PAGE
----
Health officials say the outbreak started at Sea-Tac Airport when a traveler on layover brought in the highly contagious illness. It spread to a staff member at Issaquah's Tiger Mountain Community High School, where other employees, students or visitors could have been exposed on Jan. 23-25.
"Hopefully, most people have had their vaccinations and they don't have to worry about it, but yeah it's surprising," said Issaquah resident Dana Francis.
The staff member also visited the QFC and Starbucks at Klahanie Drive during that time, and that's all anyone at the Starbucks is talking about.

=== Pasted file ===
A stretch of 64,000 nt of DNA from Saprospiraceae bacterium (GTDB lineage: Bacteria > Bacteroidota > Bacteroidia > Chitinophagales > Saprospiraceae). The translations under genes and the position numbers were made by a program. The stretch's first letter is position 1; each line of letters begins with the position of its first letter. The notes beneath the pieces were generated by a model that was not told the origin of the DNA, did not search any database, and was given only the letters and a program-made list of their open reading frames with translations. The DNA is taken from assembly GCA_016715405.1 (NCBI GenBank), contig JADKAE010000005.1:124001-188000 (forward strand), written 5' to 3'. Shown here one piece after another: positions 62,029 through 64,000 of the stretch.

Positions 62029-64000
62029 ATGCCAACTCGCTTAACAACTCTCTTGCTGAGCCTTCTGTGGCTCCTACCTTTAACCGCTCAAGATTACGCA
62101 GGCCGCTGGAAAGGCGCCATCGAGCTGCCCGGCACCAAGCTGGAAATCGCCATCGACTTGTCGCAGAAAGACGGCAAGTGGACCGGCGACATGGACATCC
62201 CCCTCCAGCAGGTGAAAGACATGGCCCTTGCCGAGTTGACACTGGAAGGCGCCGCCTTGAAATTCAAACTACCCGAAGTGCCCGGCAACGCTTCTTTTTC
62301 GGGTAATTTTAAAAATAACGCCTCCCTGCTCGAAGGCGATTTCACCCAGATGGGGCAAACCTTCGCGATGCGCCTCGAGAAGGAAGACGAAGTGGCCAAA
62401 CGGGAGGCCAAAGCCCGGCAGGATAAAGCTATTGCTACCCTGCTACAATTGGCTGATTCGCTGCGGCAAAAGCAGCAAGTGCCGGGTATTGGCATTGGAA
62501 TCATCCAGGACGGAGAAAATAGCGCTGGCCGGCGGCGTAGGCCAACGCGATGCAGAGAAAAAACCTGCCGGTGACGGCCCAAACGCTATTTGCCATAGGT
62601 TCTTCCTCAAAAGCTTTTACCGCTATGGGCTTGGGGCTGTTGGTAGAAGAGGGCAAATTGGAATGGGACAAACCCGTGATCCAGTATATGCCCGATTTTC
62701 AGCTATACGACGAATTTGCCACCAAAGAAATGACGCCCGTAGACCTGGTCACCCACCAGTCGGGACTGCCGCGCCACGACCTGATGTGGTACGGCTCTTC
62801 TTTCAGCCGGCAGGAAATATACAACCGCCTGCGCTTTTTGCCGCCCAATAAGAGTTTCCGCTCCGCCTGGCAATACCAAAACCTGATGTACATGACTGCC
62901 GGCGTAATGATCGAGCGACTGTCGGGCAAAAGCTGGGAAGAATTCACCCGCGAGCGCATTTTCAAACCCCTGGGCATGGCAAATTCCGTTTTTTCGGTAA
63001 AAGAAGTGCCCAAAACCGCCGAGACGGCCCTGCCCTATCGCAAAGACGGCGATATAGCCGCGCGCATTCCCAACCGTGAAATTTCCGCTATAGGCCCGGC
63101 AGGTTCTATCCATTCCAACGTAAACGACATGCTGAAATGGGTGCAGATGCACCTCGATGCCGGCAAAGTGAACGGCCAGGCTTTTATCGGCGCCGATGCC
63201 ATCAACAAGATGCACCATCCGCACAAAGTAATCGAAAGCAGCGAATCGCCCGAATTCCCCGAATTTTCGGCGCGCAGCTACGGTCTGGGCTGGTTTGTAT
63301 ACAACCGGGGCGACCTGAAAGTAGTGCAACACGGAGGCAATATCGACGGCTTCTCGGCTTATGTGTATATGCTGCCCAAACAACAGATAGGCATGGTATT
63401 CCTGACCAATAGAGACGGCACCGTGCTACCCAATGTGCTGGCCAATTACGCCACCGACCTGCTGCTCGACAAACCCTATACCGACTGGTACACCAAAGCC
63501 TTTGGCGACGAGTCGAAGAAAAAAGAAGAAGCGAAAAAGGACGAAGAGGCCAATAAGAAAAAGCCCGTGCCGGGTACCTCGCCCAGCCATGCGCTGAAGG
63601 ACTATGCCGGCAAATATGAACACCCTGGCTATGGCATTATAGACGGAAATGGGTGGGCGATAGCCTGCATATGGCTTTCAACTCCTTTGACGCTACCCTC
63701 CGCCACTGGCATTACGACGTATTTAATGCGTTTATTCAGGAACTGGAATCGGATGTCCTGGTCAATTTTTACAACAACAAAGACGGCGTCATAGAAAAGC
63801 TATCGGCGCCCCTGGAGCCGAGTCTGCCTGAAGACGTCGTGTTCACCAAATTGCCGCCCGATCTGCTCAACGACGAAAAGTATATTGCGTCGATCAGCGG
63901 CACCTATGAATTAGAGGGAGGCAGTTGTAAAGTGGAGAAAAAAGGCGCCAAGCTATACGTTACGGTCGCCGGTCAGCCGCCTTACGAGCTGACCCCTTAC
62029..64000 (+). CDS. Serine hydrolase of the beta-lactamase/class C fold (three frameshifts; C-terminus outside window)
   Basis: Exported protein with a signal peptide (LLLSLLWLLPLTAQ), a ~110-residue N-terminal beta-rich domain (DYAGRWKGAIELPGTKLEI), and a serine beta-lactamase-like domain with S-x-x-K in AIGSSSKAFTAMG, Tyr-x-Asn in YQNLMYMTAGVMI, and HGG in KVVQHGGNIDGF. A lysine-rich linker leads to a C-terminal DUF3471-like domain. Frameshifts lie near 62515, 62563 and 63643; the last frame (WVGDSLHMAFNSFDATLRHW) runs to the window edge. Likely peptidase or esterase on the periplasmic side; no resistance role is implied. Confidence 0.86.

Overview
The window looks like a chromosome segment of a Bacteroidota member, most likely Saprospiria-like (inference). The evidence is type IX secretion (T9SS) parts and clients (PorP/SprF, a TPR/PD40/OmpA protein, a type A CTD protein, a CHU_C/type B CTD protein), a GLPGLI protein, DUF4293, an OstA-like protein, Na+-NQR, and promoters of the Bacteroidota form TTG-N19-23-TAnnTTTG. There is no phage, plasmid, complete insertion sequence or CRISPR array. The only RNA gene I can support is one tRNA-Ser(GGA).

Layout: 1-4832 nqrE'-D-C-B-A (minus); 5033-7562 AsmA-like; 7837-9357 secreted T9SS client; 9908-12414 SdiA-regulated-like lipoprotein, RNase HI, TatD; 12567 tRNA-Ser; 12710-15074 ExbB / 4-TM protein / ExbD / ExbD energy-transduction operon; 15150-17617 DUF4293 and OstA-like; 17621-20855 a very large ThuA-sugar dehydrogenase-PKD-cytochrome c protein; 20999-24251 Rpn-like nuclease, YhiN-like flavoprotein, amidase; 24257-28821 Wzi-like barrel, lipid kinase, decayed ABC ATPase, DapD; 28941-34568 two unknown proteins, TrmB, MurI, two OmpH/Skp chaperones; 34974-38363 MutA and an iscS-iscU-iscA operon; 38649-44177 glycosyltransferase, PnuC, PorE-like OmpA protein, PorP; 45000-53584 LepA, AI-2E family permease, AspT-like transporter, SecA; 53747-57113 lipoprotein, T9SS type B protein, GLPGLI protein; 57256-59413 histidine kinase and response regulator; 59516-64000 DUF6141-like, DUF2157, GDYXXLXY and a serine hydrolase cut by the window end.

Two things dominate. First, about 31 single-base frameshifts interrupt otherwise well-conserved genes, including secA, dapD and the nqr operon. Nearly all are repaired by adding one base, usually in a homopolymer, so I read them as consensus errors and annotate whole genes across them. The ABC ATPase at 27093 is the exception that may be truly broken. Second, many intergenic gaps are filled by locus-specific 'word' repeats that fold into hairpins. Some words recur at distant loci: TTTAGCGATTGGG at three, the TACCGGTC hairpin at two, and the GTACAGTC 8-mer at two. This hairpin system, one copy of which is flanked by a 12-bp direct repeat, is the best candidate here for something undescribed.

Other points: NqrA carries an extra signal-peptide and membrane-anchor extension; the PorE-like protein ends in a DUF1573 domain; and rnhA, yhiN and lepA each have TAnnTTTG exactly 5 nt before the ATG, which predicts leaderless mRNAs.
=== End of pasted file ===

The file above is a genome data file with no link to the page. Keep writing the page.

"I haven't hear about it in a long time. I had measles when I was little. We weren't given vaccinations back then," Francis said.
Measles mainly spread through the air after an infected person coughs or sneezes. Because most people in the area have immunity to the measles through vaccination, the King County Heath Department says the risk to the general public is low.
But some people are considered high risk.
"That would be an infant, pregnant woman, someone who has immunosuppression. Those people who were at the exposure sites need to contact their health care providers about watching their health and possibly taking vaccine or medication to prevent them from getting infected," said Dr. Jeff Duchin.
Anyone who's not immune to the measles could develop symptoms within the next two weeks. Symptoms include a high fever, a cough, red and watery eyes and a rash.